View Article: PubMed Central - PubMed

Affiliation: Departments of Pathology and Cell Biology, School of Medicine, University of Occupational and Environmental Health, 1-1 Iseigaoka, Yahatanishi-ku, Kitakyushu 807-8555, Japan. sousuke@med.uoeh-u.ac.jp.

ABSTRACT
Benign lymphangioendothelioma (BL) represents a very rare lymphatic vascular proliferation. Our aim is to be aware that owing to its characteristic features, pathologists can easily misinterpret it as cutaneous low-grade angiosarcoma when examining only small specimens. In the present case, multiple small and yellowish to reddish soft nodules were noticed in the edematous left arm of a 54-year-old Japanese female 4 years after the radical mastectomy with axillary lymph nodes dissection and following radiotherapy to the chest for the left breast carcinoma. The biopsy specimen showed an ill-defined lesion composed of a proliferation of irregular and sometimes anastomosing vascular structures in the dermis, lined by endothelial cells having mildly hyperchromatic and pleomorphic nuclei, but no mitotic figures. As the lesion grew within deeper dermis, these proliferating vessels dissected dermal collagenous bands, occasionally arranged in low-papillary projections and/or characteristic hobnail cytomorphology. We first interpreted it as low-grade angiosarcoma following chronic lymphedema due to the operation, i.e., the so-called Stewart-Treves syndrome. Although additional treatments were performed for 7 years, she had neither local invasion nor metastases of these tumors, respectively, and was alive and well. Retrospective immunohistochemical findings demonstrated that these mildly atypical endothelial cells were strongly positive for lymphatic vessel endothelial hyaluronan receptor (LYVE)-1 as well, and MIB-1 labeling index was less than 1%. Therefore, we finally made a diagnosis of BL of the skin. MIB-1 labeling index might be useful and adjunctive aids for reaching the correct diagnosis of cutaneous BL, especially in case of small or inadequate specimens.Virtual Slides: The virtual slide(s) for this article can be found here: http://www.diagnosticpathology.diagnomx.eu/vs/13000_2014_197.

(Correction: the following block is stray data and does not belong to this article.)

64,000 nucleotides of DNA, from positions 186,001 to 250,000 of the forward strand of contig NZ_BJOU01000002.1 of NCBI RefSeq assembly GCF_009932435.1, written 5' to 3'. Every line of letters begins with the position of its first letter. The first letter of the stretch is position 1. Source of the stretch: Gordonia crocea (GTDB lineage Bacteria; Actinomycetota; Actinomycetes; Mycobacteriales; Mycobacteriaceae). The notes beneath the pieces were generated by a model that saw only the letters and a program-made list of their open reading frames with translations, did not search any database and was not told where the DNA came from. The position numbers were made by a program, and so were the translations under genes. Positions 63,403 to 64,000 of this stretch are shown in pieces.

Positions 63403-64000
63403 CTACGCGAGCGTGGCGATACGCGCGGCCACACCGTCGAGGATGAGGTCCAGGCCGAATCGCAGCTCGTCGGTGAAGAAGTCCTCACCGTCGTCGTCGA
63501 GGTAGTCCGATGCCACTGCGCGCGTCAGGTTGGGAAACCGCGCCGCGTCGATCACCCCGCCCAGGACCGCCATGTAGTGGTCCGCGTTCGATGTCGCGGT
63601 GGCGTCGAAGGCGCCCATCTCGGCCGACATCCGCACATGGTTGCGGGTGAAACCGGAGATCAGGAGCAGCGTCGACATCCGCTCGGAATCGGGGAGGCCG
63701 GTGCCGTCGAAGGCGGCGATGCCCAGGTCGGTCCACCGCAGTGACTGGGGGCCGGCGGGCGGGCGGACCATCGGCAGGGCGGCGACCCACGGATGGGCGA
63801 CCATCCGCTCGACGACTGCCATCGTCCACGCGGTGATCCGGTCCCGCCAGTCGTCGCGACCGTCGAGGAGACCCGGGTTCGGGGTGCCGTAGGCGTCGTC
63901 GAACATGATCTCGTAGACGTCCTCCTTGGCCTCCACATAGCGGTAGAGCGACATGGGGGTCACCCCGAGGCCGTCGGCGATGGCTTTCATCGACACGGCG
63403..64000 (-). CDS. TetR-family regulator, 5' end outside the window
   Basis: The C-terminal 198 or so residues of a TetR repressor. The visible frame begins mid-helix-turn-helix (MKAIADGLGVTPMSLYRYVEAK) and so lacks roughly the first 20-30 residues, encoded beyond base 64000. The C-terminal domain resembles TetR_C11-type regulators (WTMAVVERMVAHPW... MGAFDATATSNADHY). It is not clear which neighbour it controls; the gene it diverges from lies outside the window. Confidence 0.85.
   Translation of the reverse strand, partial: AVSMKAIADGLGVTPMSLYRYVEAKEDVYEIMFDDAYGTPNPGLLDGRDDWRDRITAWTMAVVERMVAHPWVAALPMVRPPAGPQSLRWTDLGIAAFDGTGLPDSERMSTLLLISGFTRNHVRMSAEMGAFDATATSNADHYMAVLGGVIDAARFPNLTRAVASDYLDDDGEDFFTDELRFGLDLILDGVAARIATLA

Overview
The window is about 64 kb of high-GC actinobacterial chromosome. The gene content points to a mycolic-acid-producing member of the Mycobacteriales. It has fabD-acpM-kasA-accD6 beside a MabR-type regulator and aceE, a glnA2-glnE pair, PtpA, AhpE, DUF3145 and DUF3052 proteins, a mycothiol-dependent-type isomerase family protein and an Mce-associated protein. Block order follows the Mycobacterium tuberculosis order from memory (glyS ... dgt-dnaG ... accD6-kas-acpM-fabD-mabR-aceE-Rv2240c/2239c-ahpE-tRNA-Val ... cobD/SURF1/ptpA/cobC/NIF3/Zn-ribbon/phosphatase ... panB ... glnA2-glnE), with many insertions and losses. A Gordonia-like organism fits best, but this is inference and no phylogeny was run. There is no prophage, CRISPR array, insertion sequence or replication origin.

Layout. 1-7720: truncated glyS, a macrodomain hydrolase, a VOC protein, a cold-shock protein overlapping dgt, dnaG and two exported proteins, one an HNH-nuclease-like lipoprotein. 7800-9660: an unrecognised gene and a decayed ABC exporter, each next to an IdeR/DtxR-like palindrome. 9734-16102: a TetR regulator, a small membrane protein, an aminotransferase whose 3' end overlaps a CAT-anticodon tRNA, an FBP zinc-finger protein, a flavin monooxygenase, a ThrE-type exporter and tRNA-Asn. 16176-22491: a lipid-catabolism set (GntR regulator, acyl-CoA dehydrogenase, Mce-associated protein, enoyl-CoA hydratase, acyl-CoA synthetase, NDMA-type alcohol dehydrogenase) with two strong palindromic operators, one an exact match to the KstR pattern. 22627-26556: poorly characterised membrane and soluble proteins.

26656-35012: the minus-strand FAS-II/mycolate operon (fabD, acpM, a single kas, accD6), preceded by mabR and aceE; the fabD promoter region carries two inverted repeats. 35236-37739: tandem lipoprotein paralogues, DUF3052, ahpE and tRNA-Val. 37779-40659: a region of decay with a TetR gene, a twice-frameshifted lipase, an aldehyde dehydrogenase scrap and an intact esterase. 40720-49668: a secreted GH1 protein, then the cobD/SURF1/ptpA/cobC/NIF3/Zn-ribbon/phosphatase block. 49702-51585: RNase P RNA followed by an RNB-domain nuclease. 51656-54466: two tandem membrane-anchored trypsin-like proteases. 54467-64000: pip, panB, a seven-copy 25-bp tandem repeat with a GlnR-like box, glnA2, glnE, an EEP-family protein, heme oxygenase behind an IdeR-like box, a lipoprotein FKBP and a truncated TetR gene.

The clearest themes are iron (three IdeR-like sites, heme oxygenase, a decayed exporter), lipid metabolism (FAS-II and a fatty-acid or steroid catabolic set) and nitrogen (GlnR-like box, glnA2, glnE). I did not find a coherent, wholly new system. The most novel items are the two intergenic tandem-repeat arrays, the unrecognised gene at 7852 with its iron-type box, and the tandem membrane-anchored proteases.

No MeSH data available.


Related in: MedlinePlus